With foul weather affecting the vintage, this year is a rough one for Austrian wine.
This year will not be remembered fondly by Austrian winemakers. Catastrophic weather conditions in some of the main grape-growing regions left behind a messy pulp of battered vines, frostbitten shoots and diseased fruit. A reminder that the climate still has the power to make or break a producer’s heart, back and bank.
It all started in April. The Austrian Wine Marketing Board described the weather in spring as a “frost catastrophe” that left winegrowers facing a “diminished vintage in terms of quantity, although there is a good crop of grapes now hanging on the vines in many regions.” The weather just kept on battering the producers. “After the massive late frosts at the end of April, unstable and muggy weather unfortunately led to ruinous hailstorms as well, starting at the end of May,” said the board. “The Steiermark and Südburgenland [Styria and southern Burgenland] were hardest hit by the hail, but wine-growing regions around Lake Neusiedl and the northern part of Niederösterreich [Lower Austria] also reported damage – a total of some 1,200 hectares of vineyard were affected.”
In addition, the stop-start summer encouraged accelerated vine growth and a prolific spread of a number of mildew diseases that enjoy warm, muggy environments.
Producers in the affected areas have reported losing anywhere between half of their grapes to their entire crop, with overall losses estimated at almost €3 million.
The Grape Divide
Let’s put this in perspective.
This year will be the fifth in a row with a below-average yield, and the pressure is being felt throughout the entire industry – both locally and, more importantly, in the ever-competitive export market.
The quality of the 2014 vintage was average, thanks to a cool year resulting in fresh, early drinking wines but little reserve material. The 2016 crop is unlikely to add much to the reserve stocks. So the two recent stellar vintages remain 2013 and 2015. It will be an interesting juggling act to manage stock levels and wine lists over the coming years.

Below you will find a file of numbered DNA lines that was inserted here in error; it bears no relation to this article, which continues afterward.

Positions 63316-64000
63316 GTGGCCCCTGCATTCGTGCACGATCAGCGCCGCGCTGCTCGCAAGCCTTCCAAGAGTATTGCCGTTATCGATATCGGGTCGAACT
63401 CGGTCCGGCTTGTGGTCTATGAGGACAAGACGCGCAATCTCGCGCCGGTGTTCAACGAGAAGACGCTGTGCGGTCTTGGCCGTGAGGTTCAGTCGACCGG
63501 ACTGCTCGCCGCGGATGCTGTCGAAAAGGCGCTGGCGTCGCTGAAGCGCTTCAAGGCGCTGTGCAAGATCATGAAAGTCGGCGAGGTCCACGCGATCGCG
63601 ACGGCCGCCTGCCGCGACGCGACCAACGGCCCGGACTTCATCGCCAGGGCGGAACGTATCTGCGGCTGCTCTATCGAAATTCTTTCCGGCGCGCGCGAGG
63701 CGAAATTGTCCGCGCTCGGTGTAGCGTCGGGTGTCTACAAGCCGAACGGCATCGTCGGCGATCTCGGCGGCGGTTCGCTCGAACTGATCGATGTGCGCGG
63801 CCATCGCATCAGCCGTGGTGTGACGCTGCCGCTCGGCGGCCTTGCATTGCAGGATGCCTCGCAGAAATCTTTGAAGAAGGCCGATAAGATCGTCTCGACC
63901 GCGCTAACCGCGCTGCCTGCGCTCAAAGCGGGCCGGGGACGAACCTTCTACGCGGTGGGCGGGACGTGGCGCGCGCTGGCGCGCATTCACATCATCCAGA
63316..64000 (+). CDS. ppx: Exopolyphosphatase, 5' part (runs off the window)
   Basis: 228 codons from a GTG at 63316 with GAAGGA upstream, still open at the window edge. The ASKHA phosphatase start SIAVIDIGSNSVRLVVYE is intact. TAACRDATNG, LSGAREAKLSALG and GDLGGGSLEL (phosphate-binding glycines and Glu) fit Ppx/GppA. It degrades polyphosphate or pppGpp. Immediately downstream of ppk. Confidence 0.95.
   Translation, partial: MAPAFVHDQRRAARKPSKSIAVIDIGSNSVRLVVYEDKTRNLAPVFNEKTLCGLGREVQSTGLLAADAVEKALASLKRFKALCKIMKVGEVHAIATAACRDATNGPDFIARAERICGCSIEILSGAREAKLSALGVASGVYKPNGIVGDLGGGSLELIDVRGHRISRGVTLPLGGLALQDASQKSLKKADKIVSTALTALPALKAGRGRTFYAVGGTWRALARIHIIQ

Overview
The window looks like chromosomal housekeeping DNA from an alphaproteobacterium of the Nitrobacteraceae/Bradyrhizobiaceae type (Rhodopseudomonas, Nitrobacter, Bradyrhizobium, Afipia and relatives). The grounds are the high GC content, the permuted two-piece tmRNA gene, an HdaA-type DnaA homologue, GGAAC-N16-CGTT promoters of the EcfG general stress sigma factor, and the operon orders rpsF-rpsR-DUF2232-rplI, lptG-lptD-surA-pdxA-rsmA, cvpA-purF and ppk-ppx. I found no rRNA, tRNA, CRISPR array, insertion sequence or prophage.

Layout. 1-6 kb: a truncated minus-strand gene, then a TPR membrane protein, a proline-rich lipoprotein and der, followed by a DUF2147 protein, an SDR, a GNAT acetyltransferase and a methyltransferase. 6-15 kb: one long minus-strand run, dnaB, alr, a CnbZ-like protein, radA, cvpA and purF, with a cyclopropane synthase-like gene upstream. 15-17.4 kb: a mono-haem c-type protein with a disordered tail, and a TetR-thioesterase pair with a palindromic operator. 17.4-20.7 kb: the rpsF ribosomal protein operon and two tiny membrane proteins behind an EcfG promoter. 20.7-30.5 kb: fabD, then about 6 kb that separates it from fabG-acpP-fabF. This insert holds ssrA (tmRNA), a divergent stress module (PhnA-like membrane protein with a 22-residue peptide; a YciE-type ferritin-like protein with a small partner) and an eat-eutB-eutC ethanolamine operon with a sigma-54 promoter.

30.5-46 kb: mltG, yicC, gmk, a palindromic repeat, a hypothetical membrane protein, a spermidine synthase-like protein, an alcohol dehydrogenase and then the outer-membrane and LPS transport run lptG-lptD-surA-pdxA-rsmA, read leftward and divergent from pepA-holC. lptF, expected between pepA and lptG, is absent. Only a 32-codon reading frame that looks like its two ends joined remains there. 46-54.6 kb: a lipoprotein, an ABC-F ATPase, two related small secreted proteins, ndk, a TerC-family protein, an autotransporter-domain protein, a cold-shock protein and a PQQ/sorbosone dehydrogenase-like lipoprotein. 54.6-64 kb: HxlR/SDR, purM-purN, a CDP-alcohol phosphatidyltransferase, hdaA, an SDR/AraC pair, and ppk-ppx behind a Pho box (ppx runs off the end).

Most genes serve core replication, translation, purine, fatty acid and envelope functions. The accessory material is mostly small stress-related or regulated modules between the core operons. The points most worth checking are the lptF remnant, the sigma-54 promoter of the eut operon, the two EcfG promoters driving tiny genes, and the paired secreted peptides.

During a drive through the vineyard towns along the Danube, an industry insider delivered a sad and sobering analysis of how all of this plays out for the many Familienweingüter (family-owned wineries). During years like 2016, he said, the bigger producers field an increasing number of phone calls from small family growers offering their estates for sale, often at bargain prices. The larger players always need more vineyard land to insure themselves against the fluctuations of supply and demand. But at the boutique end, survival depends on a consistent and predictable crop, year in, year out.
Luckily for these smaller producers, the Austrian government has created a disaster relief fund to aid frost-affected vineyards, which should go a long way to ensuring survival for traditional, small-scale family enterprises.
It is, of course, too early to tell who will come out intact, but growers suffering from capricious conditions can rest assured their product will never go out of style, and take heart from 19th century writer Ralph Waldo Emerson: “Give me wine to wash me clean of the weather-stains of cares.”